This January, the Anonymous Sudan group came to the limelight and declared to deploy attacks on any country that opposed Sudan. The group is already involved in many attacks on various government institutions and organizations worldwide, either for stealing data or making them go offline.
Sudan is going through chaos due to a bloody civil war, so it is suspicious that the group is not working from there. There are likely chances that some Russian hacking groups might have ties with the Anonymous Sudan group.
Killnet and other pro-Russian hacking groups have been attacking the websites of the governments and other organizations of Ukraine allies with DDoS attacks. In fact, the groups even managed to bombard U.S. airport sites. So, there is a high possibility that the Anonymous Sudan group is not located in Sudan, as they claim. The group must be working with Killnet or/and pro-Kremlin groups to attack organizations and outspread pro-Russian propaganda.
Series of Outages Faced by Microsoft in the First Half of 2023
Microsoft is facing strong criticism from users due to continuous outages this year. Just in the first six months of 2023, Microsoft faced six major outages. Other than the June outage, the rest of the major outages that occurred are as follows:
- On May 9, Microsoft announced that it is investigating the malfunction causing UK users to cannot access some Microsoft 365 services.
- On April 24, Microsoft announced that it is investigating the malfunction faced by users who cannot use the search functionality in many Microsoft 365 services, such as Microsoft Teams, SharePoint Online, Outlook on the Web and Desktop, and Exchange Online.
- On April 20, Microsoft announced that it is investigating the high CPU utilization of components that handle back-end navigation feature APIs. This issue was causing users to be unable to access Teams and Microsoft 365 web applications.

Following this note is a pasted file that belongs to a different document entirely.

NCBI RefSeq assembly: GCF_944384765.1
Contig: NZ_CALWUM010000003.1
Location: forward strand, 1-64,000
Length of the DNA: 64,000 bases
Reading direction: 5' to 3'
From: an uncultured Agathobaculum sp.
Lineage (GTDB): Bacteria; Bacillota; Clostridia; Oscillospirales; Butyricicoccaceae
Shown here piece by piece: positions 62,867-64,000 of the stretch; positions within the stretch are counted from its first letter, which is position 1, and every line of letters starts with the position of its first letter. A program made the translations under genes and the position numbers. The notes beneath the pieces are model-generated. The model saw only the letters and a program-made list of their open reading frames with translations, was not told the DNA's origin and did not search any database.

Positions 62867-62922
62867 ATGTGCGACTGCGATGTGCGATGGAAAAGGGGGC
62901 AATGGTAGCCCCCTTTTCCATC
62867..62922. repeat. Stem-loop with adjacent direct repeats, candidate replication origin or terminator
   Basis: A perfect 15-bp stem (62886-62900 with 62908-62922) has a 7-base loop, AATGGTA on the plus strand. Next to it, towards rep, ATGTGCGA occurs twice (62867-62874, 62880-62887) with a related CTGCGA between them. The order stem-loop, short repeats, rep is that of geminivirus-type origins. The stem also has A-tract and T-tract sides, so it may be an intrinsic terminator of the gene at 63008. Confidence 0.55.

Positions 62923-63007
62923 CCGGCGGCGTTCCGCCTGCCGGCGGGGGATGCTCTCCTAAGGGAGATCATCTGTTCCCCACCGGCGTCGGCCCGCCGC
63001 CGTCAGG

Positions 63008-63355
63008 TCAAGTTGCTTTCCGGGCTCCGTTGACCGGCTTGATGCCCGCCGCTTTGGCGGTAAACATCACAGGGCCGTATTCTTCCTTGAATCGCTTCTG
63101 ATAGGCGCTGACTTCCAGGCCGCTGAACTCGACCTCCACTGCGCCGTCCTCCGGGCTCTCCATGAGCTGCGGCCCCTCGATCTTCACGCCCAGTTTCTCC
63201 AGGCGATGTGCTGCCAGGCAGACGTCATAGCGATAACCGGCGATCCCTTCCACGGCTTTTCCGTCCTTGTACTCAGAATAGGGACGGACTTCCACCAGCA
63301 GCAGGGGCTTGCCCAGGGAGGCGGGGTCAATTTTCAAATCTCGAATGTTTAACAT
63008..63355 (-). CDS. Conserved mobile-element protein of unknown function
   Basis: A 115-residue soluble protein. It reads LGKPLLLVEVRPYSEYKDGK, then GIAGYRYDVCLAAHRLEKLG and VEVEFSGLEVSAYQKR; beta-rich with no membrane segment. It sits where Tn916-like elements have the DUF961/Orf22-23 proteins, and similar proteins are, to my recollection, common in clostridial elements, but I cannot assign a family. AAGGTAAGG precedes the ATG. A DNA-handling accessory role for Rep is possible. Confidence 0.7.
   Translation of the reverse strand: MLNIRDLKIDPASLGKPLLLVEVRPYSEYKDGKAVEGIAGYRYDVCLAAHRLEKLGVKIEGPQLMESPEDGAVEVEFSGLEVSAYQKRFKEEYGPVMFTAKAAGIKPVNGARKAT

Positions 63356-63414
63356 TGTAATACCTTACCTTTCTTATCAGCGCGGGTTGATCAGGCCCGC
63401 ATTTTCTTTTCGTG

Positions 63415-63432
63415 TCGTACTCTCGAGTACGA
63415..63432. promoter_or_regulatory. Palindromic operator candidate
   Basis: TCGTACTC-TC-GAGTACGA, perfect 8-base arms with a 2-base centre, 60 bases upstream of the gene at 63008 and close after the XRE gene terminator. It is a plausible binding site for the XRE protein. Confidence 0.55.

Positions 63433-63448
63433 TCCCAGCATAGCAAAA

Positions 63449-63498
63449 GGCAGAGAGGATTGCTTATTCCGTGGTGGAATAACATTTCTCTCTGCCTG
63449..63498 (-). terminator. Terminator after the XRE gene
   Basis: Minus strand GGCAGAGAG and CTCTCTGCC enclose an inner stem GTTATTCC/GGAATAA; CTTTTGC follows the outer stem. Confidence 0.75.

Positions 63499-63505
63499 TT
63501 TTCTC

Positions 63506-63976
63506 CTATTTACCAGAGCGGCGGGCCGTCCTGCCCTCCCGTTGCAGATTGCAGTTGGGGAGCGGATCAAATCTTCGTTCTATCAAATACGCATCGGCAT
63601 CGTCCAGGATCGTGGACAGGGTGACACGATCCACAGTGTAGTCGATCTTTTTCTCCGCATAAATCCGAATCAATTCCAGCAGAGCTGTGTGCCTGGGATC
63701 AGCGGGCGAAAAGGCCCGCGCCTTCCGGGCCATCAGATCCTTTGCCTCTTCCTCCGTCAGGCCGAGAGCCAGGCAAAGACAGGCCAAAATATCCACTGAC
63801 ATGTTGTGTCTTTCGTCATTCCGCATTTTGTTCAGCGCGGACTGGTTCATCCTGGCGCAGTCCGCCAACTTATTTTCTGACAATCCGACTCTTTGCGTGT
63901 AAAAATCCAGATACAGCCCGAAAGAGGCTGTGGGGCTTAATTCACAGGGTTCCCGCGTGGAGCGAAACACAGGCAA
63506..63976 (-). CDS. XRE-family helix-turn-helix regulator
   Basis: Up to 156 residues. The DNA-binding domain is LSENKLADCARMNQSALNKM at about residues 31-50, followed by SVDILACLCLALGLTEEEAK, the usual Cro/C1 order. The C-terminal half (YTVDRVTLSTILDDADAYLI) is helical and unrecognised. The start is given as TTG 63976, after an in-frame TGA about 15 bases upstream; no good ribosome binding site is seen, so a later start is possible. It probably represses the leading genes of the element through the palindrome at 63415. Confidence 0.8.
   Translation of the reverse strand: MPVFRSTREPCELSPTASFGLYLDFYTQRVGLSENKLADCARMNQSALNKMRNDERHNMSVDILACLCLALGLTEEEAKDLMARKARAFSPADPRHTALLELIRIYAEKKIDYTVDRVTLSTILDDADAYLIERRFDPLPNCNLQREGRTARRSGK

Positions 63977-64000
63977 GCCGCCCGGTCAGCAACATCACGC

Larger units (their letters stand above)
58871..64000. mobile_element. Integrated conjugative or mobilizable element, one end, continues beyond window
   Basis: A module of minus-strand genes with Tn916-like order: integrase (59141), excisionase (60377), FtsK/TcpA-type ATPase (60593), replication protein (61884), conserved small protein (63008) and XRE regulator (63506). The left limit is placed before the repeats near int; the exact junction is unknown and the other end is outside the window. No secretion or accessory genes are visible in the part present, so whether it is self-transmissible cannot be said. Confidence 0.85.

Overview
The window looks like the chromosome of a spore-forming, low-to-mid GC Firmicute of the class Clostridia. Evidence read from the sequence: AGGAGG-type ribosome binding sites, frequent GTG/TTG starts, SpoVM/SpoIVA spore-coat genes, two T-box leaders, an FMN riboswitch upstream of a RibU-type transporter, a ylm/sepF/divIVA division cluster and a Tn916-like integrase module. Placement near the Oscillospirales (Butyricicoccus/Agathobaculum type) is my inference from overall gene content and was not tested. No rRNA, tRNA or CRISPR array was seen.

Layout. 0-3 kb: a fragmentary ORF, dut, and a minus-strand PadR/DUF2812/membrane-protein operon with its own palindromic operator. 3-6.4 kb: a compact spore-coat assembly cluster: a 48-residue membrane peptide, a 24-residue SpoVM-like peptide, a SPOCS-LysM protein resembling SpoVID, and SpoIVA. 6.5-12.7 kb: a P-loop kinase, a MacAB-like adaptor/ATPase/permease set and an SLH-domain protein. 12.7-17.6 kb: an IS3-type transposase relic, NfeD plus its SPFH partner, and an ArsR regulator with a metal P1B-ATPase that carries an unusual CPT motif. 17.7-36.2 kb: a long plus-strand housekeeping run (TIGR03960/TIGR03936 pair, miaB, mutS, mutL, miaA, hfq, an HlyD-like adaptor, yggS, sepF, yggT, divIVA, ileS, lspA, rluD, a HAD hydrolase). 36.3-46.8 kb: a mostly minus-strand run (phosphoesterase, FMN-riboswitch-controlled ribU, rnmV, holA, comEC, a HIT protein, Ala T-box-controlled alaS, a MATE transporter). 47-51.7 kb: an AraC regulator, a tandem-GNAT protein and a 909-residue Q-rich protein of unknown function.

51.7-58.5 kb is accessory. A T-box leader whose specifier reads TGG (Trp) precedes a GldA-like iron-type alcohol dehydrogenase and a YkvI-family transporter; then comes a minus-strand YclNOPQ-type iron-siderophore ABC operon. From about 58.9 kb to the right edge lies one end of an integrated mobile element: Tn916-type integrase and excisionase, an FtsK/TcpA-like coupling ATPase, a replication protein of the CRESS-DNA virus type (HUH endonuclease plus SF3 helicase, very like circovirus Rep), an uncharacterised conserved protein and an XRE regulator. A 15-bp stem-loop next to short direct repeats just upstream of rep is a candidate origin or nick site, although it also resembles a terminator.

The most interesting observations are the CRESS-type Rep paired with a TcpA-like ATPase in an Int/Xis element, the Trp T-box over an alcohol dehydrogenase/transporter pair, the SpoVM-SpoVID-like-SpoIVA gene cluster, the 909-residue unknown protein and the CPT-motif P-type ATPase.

- On February 7, Microsoft experienced a global outage in which users were unable to send, receive, or search emails on Outlook or use Teams. Within a couple of hours of the outage, Microsoft applied mitigation throughout the affected infrastructure, resulting in gradual recovery.
- On January 25, a Microsoft network change caused a global outage affecting many services, including OneDrive for Businesses, Outlook, Teams, SharePoint Online, and Microsoft Exchange Online.
Besides the above outages, Microsoft is also continuously experiencing minor outages and malfunctions. Moreover, Russian and Chinese hacking groups continuously seek to target Microsoft services. Recently, Microsoft is again facing criticism, as the Chinese hackers’ group managed to hack email accounts at the Commerce and State departments by exploiting a fundamental gap in Microsoft’s cloud.
2023 is not going in favor of Microsoft, as it is experiencing continuous outages and its vulnerabilities have made it a prime target for Russian and Chinese hacking groups. The June 5th outage due to the DDoS attack reflects the activeness of attackers and the negligence of Microsoft. Besides that, the increasing number of Microsoft’s global outages is also a concern. Overall, it does not seem that Microsoft won’t make it to the news in the remaining months of 2023, as new outages may pop up again. So, let’s see how this year ends for Microsoft.